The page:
‘Me kit.’ Danny stood at an old ironing board. In the middle of the board was an ancient snare drum. There were bristles on the skin of it. At one end of the board were two Quality Street tins padded with cardboard. At the other end was a partially dismantled typewriter with a small child’s xylophone taped to the carriage. The whole kit was held together with straps, nails and carpet tape. On the floor beside Danny was an upturned galvanised dustbin. There was no bass drum. When Phil had remarked on this Danny had confidently explained that a bass drum was just for show, somewhere to display the band’s name.
Christy looked at the kit, then looked at Danny. Danny looked back, as stony-faced as Buster Keaton. Christy said nothing. It was something that interested him; the way Danny would have a stupid idea and just front it out, daring anybody to take the piss.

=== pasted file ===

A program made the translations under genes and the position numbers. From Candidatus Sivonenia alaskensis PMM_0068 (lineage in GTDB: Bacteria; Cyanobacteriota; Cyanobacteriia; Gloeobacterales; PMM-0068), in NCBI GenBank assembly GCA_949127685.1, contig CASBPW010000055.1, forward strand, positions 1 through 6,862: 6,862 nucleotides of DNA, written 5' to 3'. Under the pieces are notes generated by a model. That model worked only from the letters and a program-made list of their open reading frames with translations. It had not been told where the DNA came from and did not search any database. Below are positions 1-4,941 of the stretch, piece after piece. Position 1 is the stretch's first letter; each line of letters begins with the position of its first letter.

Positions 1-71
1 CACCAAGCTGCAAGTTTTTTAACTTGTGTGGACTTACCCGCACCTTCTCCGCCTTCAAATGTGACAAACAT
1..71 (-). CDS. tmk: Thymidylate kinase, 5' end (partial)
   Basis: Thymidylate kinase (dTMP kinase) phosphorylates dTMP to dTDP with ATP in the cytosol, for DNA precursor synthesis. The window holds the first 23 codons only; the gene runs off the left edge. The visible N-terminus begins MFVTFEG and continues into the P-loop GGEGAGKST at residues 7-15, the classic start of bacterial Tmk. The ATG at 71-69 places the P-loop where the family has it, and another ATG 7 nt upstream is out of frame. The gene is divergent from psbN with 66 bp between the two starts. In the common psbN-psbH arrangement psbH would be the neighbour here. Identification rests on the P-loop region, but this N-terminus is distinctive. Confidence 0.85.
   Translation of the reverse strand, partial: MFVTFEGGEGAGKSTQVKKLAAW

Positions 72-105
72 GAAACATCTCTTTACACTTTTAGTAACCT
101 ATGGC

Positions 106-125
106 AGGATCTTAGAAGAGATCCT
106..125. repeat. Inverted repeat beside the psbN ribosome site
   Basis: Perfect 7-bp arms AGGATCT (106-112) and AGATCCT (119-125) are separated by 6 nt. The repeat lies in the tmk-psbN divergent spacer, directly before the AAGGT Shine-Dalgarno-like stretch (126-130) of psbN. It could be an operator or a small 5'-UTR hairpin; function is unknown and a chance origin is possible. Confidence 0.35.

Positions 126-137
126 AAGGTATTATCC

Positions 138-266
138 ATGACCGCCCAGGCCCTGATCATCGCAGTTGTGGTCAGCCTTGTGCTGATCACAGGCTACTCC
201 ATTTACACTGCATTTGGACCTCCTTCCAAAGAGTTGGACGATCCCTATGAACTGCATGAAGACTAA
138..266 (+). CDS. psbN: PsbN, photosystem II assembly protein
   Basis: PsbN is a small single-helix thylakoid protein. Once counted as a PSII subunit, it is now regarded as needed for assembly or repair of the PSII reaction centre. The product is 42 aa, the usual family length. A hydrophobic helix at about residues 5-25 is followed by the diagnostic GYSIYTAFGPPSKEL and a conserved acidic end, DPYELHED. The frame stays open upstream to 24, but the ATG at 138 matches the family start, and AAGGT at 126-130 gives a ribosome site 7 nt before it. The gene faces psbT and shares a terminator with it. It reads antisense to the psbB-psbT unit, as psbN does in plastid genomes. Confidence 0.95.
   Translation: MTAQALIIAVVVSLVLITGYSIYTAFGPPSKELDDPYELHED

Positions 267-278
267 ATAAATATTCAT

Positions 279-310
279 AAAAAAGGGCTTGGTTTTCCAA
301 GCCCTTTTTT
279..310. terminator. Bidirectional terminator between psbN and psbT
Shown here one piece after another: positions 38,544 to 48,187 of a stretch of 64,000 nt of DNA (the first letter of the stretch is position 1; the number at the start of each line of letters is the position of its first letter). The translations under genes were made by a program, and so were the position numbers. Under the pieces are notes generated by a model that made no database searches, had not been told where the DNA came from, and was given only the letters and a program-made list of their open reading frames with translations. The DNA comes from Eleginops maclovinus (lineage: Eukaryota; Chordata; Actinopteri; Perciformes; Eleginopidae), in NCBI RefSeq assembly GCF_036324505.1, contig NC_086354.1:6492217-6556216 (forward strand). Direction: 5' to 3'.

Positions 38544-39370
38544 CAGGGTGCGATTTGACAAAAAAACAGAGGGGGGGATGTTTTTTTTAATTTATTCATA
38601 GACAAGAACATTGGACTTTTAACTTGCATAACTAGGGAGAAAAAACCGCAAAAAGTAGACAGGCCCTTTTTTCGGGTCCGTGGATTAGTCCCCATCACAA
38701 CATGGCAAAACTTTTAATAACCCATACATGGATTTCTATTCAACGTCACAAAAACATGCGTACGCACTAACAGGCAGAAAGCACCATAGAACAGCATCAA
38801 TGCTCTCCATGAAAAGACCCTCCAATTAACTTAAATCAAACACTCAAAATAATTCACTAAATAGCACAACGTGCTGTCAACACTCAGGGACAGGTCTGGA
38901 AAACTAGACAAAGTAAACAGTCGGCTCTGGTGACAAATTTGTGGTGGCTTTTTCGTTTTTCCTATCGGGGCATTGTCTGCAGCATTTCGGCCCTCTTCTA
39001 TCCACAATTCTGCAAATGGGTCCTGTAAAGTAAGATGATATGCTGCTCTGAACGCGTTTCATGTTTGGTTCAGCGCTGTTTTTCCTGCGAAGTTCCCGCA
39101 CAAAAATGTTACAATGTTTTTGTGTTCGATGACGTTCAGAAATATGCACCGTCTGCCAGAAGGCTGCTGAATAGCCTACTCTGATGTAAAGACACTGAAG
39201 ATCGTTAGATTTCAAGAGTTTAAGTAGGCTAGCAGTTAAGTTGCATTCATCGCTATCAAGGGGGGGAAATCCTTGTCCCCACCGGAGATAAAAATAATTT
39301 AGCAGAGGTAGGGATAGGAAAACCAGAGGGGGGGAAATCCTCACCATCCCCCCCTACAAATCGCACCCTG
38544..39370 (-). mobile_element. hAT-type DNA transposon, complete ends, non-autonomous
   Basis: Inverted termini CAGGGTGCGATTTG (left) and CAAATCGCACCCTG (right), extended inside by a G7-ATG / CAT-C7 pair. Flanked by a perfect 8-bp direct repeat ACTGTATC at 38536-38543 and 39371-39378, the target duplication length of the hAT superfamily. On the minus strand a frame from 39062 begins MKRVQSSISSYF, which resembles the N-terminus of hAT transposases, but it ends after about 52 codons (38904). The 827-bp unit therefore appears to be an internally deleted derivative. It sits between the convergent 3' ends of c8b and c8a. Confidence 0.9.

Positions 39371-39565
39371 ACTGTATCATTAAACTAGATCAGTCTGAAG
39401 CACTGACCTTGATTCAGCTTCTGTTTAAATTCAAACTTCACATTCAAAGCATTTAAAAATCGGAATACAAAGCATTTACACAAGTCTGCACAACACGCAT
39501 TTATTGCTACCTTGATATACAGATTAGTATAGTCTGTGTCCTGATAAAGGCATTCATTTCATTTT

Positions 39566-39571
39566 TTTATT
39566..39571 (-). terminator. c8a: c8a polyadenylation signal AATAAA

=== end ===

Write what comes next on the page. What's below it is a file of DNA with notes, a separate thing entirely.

‘Where you learn the drums?’ Christy asked.
‘Taught meself. I was in a band for a bit in Yeovil.’
‘Yeah? What were they called?’
‘Fucked if I remember,’ Danny mumbled.
Christy frowned. ‘How come?’
Danny straightened. ‘That was our name. Fucked If I Remember. I never chose it.’
Before he met Phil, Danny had never played the drums before in his life. He just felt like hitting things.
Danny stubbed a Benson on a flowered saucer. ‘I had to leave nearly all me proper kit behind when we left Yeovil.’
‘How come you moved to Portland?’ Christy asked.
‘Just did,’ Danny said. He made it sound like, ‘Shut up.’ The subject was closed.